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Councils to gain control over Sunday trading times

Mayors and local councils will be able to tailor Sunday trading rules to their regional needs under new government plans.

A consultation has been launched today (5 August) into reforms that would allow shops and high streets to stay open for longer on Sundays to compete with online retailers and shopping centres.

Councils will be able to pinpoint which local areas would benefit from longer opening hours on what is often the busiest day of the week to allow them to “grow and thrive”.

The government would promote policies that support retailers, such as cutting business rates for small shops and stopping “over-zealous parking practices”.

Business minister Anna Soubry MP said: “Modern Sunday trading laws have the potential to create thousands of jobs across the country and help British businesses to thrive.”

The current trading laws were implemented over 20 years ago, before high-street shops faced serious competition from online sellers. They prevent large stores, such as supermarkets and department stores, from opening for more than six hours, while small shops covering less than 3,000 sq ft can stay open all day.

Reforms could allow major cities to compete for international tourism by increasing consumer choice, the government says. It follows Paris’ recent extension of Sunday trading opening hours in areas of higher demand. Dubai and New York shops also stay open at night every day of the week.

Cllr Gary Porter, chairman of the LGA, backed the plans but warned that councils must still be able to choose for themselves without facing “undue restriction or unnecessary bureaucracy”.

He said: “It is right that councils, in consultation with their residents and local businesses, should be given the flexibility to decide how to drive growth and best attract business to their local high street.

“However, it’s vital that any changes are a ‘can do’ choice rather than a ‘must do’ duty imposed by central government.

“Taking decisions closer to where people live stands to bring significant economic and social benefits and is the most effective way to create jobs, build homes, strengthen healthy communities and protect the vulnerable across all parts of the country.”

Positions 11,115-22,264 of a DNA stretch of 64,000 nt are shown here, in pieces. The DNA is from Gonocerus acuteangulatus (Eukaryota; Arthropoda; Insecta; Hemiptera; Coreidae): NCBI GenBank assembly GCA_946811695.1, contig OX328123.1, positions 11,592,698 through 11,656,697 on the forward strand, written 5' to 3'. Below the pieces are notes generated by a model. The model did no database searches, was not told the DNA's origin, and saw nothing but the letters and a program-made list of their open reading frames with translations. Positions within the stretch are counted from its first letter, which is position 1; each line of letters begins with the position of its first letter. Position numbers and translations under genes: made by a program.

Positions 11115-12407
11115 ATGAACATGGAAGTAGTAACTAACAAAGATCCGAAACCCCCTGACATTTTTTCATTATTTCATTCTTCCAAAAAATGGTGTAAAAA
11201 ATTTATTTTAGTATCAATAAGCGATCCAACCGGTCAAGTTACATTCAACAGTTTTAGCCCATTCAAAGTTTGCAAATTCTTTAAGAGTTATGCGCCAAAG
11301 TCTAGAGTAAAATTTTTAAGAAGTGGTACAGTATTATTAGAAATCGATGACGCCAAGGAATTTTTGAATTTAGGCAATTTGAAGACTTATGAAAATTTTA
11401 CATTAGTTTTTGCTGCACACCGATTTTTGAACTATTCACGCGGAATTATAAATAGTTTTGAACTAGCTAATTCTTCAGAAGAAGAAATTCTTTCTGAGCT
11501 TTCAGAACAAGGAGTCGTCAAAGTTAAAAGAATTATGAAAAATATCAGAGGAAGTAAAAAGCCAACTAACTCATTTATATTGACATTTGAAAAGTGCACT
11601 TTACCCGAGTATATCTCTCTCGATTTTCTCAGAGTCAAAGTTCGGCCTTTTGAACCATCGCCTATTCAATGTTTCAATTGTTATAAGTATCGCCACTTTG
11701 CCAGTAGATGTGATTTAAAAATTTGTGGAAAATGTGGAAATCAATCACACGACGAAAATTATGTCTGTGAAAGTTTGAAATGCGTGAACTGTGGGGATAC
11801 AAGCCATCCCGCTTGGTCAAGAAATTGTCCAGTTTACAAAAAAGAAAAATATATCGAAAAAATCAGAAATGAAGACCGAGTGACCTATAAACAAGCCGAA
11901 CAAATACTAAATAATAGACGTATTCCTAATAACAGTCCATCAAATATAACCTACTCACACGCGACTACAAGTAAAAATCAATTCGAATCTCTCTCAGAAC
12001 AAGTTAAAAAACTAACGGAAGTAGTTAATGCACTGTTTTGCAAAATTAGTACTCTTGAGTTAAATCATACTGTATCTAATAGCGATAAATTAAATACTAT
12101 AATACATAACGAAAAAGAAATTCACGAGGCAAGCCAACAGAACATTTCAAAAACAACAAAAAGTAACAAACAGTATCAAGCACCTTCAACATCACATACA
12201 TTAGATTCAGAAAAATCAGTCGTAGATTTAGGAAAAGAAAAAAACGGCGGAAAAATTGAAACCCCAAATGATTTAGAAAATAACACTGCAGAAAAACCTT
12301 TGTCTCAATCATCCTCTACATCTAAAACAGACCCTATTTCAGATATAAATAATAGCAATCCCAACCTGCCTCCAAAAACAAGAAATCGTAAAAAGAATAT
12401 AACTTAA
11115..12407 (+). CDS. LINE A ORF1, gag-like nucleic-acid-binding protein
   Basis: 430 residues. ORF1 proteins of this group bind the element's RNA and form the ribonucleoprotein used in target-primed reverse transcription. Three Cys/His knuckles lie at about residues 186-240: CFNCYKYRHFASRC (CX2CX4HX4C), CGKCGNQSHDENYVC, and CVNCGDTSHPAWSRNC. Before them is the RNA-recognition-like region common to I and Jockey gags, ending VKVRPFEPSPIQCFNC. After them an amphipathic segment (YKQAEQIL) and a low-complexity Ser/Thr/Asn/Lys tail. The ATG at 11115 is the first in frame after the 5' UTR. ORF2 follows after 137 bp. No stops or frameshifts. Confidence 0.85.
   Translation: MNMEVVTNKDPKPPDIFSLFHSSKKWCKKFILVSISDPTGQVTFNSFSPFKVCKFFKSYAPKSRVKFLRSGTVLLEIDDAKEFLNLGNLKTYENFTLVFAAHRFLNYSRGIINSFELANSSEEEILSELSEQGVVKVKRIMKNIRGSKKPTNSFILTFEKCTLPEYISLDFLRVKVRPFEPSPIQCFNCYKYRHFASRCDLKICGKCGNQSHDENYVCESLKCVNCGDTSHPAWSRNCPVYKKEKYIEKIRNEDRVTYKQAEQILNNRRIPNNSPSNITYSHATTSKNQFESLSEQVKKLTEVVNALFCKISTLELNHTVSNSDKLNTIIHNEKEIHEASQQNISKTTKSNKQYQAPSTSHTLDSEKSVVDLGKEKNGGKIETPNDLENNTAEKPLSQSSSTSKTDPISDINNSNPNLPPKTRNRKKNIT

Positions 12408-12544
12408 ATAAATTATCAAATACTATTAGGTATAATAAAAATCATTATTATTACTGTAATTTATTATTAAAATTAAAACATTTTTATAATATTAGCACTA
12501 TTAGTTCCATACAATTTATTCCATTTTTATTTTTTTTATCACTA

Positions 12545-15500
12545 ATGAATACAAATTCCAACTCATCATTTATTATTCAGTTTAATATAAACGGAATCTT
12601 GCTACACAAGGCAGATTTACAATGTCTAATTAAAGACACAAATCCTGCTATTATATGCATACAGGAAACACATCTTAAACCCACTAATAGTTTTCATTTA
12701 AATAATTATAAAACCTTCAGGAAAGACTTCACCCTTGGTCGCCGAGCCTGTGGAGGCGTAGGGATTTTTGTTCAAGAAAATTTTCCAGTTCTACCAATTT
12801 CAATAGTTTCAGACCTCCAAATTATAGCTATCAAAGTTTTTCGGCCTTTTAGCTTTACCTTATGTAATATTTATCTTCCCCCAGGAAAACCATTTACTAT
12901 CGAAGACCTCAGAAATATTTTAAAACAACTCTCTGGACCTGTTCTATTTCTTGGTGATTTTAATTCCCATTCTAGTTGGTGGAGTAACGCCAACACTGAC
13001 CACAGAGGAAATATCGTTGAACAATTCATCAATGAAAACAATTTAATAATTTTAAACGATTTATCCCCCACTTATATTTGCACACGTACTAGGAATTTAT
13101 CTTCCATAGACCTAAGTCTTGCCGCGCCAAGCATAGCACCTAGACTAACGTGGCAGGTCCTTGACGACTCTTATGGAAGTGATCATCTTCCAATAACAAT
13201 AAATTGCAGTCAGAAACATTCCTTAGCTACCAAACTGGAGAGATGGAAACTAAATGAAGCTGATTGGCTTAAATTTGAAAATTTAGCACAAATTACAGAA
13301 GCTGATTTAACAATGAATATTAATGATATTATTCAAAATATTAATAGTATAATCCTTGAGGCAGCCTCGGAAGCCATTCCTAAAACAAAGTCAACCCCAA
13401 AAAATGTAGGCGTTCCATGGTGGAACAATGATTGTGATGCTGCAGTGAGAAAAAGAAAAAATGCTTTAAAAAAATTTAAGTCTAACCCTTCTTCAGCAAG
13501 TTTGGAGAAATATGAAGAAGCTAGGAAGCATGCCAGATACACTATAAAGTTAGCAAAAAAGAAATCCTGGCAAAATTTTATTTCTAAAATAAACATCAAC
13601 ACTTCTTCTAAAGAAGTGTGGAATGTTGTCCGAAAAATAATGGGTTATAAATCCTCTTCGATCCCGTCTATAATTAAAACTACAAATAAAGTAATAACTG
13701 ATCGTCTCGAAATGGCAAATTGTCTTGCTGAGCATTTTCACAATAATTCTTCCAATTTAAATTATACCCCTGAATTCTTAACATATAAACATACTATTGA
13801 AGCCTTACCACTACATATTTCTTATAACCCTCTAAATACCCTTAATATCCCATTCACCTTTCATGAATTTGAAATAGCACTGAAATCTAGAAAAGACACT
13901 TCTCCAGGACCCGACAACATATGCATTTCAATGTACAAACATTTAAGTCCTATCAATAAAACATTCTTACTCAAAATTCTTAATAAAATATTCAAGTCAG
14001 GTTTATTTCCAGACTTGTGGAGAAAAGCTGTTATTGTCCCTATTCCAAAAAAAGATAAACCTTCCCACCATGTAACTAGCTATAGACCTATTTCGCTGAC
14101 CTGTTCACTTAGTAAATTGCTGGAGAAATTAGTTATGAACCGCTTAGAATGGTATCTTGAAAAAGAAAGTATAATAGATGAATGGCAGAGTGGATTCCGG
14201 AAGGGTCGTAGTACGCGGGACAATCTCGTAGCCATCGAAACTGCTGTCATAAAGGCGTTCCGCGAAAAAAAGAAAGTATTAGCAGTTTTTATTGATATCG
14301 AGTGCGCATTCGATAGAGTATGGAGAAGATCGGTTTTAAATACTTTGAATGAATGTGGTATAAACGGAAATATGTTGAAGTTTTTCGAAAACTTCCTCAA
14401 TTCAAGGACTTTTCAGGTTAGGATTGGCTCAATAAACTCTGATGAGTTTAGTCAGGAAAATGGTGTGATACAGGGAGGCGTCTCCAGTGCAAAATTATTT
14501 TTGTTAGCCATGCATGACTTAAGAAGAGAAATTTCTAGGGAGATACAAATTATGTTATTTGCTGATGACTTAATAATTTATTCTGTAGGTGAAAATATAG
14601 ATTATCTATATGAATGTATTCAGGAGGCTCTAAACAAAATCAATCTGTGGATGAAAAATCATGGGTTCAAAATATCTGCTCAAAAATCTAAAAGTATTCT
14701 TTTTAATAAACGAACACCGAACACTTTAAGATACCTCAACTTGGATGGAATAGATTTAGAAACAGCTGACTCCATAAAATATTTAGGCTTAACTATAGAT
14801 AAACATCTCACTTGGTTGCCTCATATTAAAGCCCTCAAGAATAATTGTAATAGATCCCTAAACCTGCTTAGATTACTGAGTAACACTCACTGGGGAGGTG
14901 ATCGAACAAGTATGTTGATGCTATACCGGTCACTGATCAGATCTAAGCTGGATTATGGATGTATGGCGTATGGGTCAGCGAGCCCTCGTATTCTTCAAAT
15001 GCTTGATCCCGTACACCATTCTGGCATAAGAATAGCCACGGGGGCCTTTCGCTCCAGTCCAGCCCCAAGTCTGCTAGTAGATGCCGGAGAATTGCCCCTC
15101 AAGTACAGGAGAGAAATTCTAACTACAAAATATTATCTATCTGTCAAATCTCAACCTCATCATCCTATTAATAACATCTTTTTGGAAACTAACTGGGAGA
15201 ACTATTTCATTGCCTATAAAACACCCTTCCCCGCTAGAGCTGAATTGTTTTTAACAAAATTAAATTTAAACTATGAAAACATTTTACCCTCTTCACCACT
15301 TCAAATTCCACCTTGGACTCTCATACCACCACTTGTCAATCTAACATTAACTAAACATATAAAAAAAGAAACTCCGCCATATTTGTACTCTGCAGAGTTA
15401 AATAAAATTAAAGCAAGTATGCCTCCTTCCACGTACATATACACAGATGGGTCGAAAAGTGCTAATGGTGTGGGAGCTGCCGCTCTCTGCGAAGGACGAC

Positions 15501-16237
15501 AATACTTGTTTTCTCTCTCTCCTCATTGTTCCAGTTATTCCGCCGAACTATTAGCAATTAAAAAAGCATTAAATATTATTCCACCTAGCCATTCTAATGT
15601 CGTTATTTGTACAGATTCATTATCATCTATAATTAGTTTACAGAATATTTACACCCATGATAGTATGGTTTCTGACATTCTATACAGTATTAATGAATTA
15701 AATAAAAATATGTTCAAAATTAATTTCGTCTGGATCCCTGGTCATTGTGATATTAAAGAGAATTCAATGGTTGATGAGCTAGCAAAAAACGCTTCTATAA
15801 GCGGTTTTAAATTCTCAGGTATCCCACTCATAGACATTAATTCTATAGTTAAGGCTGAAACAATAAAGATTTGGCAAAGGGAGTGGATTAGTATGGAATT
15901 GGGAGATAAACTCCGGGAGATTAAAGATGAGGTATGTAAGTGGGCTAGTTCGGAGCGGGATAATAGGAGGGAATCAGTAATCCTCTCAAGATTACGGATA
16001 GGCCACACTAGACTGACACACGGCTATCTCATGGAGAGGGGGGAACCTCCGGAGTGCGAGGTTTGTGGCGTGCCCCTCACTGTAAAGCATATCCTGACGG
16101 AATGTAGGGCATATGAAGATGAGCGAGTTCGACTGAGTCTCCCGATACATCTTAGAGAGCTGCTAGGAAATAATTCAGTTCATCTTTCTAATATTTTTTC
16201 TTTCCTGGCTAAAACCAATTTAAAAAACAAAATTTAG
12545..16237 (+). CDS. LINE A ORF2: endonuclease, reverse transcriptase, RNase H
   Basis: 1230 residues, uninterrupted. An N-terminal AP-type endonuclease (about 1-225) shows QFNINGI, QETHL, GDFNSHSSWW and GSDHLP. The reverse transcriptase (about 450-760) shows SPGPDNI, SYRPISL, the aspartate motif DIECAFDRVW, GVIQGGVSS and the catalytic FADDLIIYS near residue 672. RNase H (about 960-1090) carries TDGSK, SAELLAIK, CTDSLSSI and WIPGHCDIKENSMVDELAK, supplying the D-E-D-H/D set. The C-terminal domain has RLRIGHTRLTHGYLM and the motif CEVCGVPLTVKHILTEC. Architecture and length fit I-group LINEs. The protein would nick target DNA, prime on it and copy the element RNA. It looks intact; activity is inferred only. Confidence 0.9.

The ‘Keep Sunday Special’ campaign says the prime minister has broken his promise, having sent its executive director a letter in April – just before the election – saying there were “no current plans to relax the Sunday trading laws”.

The letter said: “We believe that the current system provides a reasonable balance between those who wish to see more opportunity to shop in large stores on a Sunday and those who would like to see further restrictions.”

Despite this most large retailers welcomed the move as it would give businesses and customers greater freedom and flexibility.

Sebastian James, group chief executive at Dixons Carphone, said: “We live or die by whether we deliver for our customers, and if a community would like more time at the weekend to choose a new TV, phone, fridge or computer, then it will be good for our business to be allowed to offer that choice.

“We will need to see how communities respond to this ability and how other retailers react before we can work out our detailed plans, but on the whole, more flexibility for businesses and customers is a good thing.”

CEO of Hillview Garden Centres Ltd, Boyd J Douglas-Davies, supported the move as it would allow customers to shop at a time that suits their lifestyle.

He said: “At both ends of the day we have to deal with frustrated visitors at all of our centres. In the morning the ‘early-birds’ want to get on with the gardening and later in the day, visitors are forced to leave the centre at a time that feels like it is only mid-afternoon. Sunday is by far and away the busiest day of the week – this demonstrates that customers want to shop on Sundays.”

But James Lowman, chief executive of the Association of Convenience Stores, deemed the measure “unpopular and unnecessary”.

He said: “The government has turned its back on thousands of independent retailers, many of which will now be under threat of becoming unprofitable if changes to Sunday trading laws are made in their area. The consultation process for these reforms has been shambolic and opaque, consulting large retailers whilst ignoring the valid concerns of those hardest hit.

“The current Sunday trading rules are a popular compromise that provide a small but important advantage for small shops. We know from Sunday trading experiment during the Olympic Games that longer opening hours on a Sunday only results in trade being diverted from smaller stores to larger stores, with no overall benefit in sales to the UK economy.”

Lowman added that the association will campaign throughout the year to “fight this complicated and harmful plan”.

The consultation will be open until 16 September and is calling for feedback from businesses, shoppers and other interested groups.


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